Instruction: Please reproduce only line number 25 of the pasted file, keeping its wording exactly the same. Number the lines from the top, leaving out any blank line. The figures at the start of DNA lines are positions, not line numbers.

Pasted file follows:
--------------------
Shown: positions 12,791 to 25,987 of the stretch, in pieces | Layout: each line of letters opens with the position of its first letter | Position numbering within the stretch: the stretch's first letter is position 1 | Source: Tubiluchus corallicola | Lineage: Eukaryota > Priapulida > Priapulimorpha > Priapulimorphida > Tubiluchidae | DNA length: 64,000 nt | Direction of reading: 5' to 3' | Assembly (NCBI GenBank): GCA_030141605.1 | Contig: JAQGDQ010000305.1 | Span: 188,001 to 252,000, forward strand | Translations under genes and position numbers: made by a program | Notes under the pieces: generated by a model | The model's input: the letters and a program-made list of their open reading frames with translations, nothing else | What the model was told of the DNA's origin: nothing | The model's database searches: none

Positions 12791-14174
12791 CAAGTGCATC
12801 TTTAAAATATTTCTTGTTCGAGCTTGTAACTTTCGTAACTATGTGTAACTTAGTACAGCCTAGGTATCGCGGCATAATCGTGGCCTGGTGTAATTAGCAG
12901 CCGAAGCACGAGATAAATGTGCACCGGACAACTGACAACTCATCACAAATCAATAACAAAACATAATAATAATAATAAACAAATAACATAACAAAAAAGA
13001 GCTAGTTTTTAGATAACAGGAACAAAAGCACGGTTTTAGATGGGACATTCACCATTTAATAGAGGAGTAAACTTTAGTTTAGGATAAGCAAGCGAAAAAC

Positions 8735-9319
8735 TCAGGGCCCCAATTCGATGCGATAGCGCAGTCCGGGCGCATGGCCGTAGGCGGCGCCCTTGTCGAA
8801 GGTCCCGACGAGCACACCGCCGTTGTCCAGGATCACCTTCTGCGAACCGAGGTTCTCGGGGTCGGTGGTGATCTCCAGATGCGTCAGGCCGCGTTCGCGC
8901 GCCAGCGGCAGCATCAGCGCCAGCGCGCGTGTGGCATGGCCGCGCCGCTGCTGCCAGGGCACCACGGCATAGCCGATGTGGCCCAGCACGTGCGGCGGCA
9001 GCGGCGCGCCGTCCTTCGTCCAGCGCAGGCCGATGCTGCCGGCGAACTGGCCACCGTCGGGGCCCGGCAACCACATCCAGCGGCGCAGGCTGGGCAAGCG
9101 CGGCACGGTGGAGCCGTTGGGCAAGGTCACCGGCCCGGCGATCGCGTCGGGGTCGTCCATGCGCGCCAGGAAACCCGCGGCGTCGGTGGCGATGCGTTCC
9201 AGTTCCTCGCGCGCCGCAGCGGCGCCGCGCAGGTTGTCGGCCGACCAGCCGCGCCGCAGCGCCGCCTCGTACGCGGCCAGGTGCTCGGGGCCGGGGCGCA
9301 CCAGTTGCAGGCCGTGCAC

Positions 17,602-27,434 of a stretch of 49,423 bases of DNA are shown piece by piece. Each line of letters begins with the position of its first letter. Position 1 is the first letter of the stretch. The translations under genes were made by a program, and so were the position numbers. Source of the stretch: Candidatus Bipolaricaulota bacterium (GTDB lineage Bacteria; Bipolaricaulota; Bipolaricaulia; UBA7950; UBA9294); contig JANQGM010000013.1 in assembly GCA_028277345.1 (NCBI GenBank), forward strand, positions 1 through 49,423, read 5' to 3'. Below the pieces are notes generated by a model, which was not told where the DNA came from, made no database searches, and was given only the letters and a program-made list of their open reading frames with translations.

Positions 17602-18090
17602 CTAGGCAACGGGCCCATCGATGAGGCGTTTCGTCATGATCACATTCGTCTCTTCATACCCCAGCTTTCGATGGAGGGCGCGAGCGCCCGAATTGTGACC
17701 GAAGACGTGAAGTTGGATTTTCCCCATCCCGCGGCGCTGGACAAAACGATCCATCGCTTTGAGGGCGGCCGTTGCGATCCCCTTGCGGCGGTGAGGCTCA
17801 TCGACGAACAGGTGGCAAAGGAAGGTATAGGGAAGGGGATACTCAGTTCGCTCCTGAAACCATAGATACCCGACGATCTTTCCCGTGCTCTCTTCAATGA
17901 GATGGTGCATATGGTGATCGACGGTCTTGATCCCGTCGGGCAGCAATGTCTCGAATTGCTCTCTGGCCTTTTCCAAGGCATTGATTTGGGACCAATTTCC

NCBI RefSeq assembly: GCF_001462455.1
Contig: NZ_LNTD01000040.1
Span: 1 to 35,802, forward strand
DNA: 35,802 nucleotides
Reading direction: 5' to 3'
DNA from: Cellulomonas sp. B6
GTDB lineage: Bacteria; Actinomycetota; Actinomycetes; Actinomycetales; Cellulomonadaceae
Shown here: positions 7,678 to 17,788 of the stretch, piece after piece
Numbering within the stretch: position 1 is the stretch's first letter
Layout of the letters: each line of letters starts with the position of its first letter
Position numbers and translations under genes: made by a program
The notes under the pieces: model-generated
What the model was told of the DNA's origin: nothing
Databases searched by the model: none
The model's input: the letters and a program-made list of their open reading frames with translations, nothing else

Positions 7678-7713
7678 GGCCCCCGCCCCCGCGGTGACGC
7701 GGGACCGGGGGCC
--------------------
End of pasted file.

Reading direction: 5' to 3'